February 2010

Soccer And The Lost Art Of Running

Recently, it has come to my attention that people throw around the word “hate” a little too casually.

I hate her. I hate him. I hate Wayne Rooney.

Really? Do you really detest this certain person that much? I don’t think so. So it gives me great pleasure (or displeasure, I can’t decide) to talk about the one single person I hate on this planet.

I give you Anatoli.

Anatoli was the takeover soccer coach of my middle school club team, Texas Spurs. He was also a 5-foot-nothing Russian jackleg replete with a trophy wife steadfast to his side. In the first tournament we participated in under him, he was ejected before halftime in two of our three games. Anatoli picked favorites, snubbed parents, disrespected our team, and attempted to soak every player for more money.

Oh. You know Anatoli, too?

Before every practice, he instituted complex warm-up drills to improve our fitness, stamina, and ball control. I could deal with that. However, at the end of practice, we would basically run or sprint in the fading Texas heat until at least one player threw up. I could not tell you how many times I day dreamed about Anatoli dying in horrific ways over and over in my head as I tried to keep up with my teammates.

I wasn’t even shaving yet (Well, I’m still not).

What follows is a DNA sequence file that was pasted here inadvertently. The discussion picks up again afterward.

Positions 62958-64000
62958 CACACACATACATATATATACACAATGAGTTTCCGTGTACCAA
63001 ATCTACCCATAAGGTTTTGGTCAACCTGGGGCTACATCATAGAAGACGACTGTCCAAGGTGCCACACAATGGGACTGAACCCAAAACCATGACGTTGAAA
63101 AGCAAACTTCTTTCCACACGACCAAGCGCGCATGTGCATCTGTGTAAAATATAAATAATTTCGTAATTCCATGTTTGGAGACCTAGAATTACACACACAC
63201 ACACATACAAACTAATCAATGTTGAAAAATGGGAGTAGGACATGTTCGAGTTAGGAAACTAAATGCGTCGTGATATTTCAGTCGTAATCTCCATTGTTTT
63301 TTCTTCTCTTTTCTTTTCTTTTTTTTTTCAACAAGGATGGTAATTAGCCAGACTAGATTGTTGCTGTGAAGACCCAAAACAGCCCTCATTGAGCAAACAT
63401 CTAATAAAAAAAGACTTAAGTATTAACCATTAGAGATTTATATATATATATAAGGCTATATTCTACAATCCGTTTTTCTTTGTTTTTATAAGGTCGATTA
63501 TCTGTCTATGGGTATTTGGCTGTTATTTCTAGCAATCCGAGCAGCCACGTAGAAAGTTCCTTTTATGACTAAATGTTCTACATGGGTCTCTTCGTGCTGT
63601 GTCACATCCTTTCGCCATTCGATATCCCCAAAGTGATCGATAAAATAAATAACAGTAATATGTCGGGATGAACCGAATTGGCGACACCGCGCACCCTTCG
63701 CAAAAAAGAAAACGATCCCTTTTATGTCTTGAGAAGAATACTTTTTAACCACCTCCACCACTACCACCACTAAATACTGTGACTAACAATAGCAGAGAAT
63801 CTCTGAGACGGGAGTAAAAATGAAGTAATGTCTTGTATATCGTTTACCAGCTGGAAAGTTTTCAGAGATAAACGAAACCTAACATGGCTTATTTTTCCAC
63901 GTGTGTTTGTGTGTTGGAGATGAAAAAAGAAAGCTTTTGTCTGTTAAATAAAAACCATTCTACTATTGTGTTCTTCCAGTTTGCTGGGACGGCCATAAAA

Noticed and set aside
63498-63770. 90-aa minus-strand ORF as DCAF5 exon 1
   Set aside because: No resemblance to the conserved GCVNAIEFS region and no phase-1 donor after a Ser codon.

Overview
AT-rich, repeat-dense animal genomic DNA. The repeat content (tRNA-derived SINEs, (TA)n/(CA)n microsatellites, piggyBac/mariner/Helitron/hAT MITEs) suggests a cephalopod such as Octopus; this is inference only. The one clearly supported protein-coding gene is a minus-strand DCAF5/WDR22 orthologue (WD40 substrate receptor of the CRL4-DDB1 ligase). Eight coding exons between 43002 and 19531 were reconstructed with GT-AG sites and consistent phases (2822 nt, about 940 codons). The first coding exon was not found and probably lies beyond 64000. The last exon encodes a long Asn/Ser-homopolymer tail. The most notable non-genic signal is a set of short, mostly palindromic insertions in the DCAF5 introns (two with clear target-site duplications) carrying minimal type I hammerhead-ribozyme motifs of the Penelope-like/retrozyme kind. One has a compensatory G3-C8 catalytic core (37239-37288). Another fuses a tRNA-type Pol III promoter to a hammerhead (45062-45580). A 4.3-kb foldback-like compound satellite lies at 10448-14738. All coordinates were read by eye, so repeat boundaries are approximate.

In the few remaining games our club team played in before Anatoli broke it apart, I noticed something. We seemed sharper, more focused. Our passes were crisper, our hustle always a threat. The other teams appeared dead, fatigued, flat. I distinctly remember thinking to myself,”Wow, conditioning truly does make a difference!” In the past, I just convinced myself that I didn’t in the excuse of not running as much as possible. To be able to actively run from box to box until the waning moments of the match really does boost the ol’ self esteem. Our record and overall play can attest to that. Anatoli, if you’re reading this, I would like to say thank you in the long run for making conditioning an important role in my soccer career. Oh and you can also go jump off a cliff.

Today, I ran the New Orleans Mardi Gras Half Marathon. As my first official running event, I didn’t know what to expect. On the entry application, I selected three hours as my predicted finish time. I never time myself when running solo, so naturally I was clueless. Classic rookie mistake. I was placed in the last starting point corral, along with 70-year-old men and giggling mothers of four. The good news was that I’m convinced I set the marathon record for most people passed. But overall, I experienced few problems. I knew the course well and the weather turned out beautiful. I finished in one hour, and 45 minutes to make it an almost even 8 minute mile.

Now that I’ve participated, I would honestly say that if you give your 100 percent in a 90 minute soccer match, you will work harder. In a game, you must sprint, run, jog, walk while keeping up with the ball. Not to mention taking time to analyze the pitch and opposing squad. The average midfielder runs six to seven miles each game.  In this marathon, I could run at my own specific pace and coast, along with jamming to my favorite tunes to keep me going. By no means was running this thing easy though. At mile nine, I thought about slowing down to a walk to allow my body to rejuvenate.

A special thanks to GU Energy Gel: I kept on trucking. In the end, I would recommend participating in any running event; I now find it peaceful and enjoyable. Get going!

Tim Patterson is a staff writer for The Yanks Are Coming. He can be reached at TPatters@tulane.edu.

Tim Patterson